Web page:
Friday 20 April 2012

R is for Rumpelstiltskin

In Grimm Fairy Tales, Rumpelstiltskin is potrayed as the Villain of the story. The story themes revolved around greediness, cunningness as well as lies.

Here is the Plot Summary:

In order to make himself appear more important, a miller lied to a king, telling him that his daughter could spin straw into gold. The king called for the girl, shut her in a tower room with straw and a spinning wheel, and demanded that she spin the straw into gold by morning, for three nights, or be executed (other versions have the king threatening to lock her up in a dungeon forever). She had given up all hope, when an impish creature appeared in the room and spun straw into gold for her in return for her necklace, then again the following night for her ring. On the third night, when she had nothing with which to reward him, the strange creature spun straw into gold for a promise that the girl's first-born child would become his.

The king was so impressed that he married the miller's daughter, but when their first child was born, the imp returned to claim his payment: "Now give me what you promised." The queen was frightened and offered him all the wealth she had if she could keep the child. The imp refused but finally agreed to give up his claim to the child if the queen could guess his name in three days. At first she failed, but before the final night, her messenger discovered the imp's remote mountain cottage and, unseen, overheard the imp hopping about his fire and singing. When the imp came to the queen on the third day and she revealed his name, Rumpelstiltskin lost his bargain. Source

According to Grimm tales, the story ends with Rumpestiltskin, in a state of rage, stamped his foot on the floor until it sank to his waist and used both his hands to pull it out. Then made his way off, while the nurse laughed and the court jeered.

Lessons learned:

Boasting leads to only more problems.
Greediness is a sin.
Being cunning and greedy isn't a very good combination.

After rereading the story a few more times, I began to analyse it. Was Rumpel the only Villain in the story? mmm I don't think so. Maybe he was just a businessman -imp - going about his usual business, being his usual cunning self and providing services expecting payment in return. What about the greedy king? What do you think?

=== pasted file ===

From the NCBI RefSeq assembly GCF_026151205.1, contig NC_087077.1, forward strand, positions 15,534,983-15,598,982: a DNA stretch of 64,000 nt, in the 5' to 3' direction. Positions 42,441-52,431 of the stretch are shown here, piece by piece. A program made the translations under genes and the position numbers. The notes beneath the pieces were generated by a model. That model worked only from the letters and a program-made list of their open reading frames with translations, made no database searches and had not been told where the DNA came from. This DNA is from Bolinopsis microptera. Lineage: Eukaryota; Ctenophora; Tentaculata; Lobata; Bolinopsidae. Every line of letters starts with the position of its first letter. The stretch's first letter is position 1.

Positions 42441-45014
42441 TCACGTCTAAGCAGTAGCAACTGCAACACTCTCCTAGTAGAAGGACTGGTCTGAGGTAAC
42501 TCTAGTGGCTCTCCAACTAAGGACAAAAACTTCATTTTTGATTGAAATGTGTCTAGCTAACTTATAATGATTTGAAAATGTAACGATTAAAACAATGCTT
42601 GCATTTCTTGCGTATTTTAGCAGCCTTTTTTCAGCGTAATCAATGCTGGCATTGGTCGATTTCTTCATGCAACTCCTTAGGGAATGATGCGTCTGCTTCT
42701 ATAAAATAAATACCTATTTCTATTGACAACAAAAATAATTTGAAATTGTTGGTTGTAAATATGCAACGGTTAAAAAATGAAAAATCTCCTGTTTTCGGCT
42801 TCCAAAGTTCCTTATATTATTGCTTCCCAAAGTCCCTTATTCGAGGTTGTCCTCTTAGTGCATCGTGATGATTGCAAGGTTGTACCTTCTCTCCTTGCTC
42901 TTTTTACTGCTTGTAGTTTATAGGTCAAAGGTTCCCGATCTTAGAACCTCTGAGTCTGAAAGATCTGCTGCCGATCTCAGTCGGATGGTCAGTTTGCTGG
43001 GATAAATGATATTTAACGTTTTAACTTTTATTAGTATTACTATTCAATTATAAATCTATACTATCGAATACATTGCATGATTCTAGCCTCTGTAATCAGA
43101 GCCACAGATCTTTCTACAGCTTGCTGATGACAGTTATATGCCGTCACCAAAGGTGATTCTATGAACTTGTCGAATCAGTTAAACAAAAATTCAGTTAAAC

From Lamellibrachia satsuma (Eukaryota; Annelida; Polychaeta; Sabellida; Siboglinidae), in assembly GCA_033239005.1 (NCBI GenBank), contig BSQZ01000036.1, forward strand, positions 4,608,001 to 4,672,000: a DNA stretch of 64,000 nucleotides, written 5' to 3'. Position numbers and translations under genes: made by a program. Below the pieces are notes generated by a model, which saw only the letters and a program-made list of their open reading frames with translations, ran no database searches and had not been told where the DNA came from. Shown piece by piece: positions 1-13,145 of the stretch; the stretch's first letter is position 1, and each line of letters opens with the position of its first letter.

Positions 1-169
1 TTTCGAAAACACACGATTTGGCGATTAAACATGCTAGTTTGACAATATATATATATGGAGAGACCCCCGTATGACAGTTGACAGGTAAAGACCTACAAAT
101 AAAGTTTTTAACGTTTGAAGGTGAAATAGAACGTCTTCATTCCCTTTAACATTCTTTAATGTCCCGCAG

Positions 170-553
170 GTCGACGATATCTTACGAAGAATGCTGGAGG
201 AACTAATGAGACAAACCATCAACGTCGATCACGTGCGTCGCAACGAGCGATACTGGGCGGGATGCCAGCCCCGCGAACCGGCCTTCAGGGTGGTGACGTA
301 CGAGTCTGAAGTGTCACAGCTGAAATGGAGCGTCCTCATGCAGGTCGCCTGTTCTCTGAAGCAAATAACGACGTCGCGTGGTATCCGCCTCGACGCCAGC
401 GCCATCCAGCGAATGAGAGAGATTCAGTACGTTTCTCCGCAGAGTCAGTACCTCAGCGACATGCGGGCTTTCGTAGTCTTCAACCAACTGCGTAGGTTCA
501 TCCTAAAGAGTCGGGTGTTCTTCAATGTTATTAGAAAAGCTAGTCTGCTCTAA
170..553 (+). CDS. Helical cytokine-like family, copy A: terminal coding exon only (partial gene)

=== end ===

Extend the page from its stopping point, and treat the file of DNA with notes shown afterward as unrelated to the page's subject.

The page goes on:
From Zero to Four Kids in Thirty seconds Blog Tour + Giveaway (International)

Today, I have the pleasure of hosting Amy L. Peterson' s blog tour. She is the author of From Zero to Four Kids in Thirty Seconds. Welcome Amy. :) Before we get to her guest post and chapter excerpt from her book, here is the book summary that tells us a bit about her book. For a chance to win a paperback (International) please leave a comment + email address on the comment box. Giveaway open until 28th April,2012

Amy is a 30-year-old woman who spent many years polishing an unapproachable outer shell and maintaining a long list of reasons why not to have children. She keeps a canoe on her front porch, a mountain bike in her kitchen and a balance in her checking account.

Mark is an older, divorced man with four kids. He sleeps on an Army cot and eats out of pots and pans given to him by his therapist. He has a Ph.D. in stream ecology, a VW Rabbit with 285,000 miles on it and enough fishing tackle to sink a small boat.

Amy falls for Mark hook, line and hundreds of dollars in sinkers

A Guest Post  and Excerpt by Amy L. Peterson.

First, thank you CeCe for giving me this opportunity and for being a host for my April 8-28th book tour.  I hear I hit you up for this during a time you are promoting your own book, and I’m really glad you figured out which book was more important to promote today (hah!).  Seriously, thank you.

From Zero to Four Kids in Thirty Seconds is my humorous story about falling hook, line and sinker for a guy with four kids.  They were three, five, 13 and 15 when I met them; the man in question was older and divorced; and I was 30 and clueless. I didn’t know that a Water Baby needs to have water inside it to come alive, that teenagers are seldom happy in the company of adults,  and that men can sometimes act like teenagers. 

As a result of learning these and other important things, my book is filled with tips for stepmoms and future stepmoms.  Consider “Tip #17:  Not everyone will be happy with your choice of men.”  That, of course, was my mother, who had foolishly envisioned my future husband as having a car with fewer than 295,000 miles on it, pots and pans that were shiny and new instead of from his therapist, and a bed other than an Army cot.  Mom was also good for “Tip #36:  Anyone who says you have no idea what you’re getting into, is right.”

My goal in writing my book was to provide a few good laughs and a whole bunch of sound, light-hearted advice for other stepmoms and future stepmoms.  Because, with the right guy, being a stepmom is worth the misadventure.  And I know I have the right guy because he didn’t care that on my book cover, the bride’s fishing pole is connected to a larger fish than the groom’s.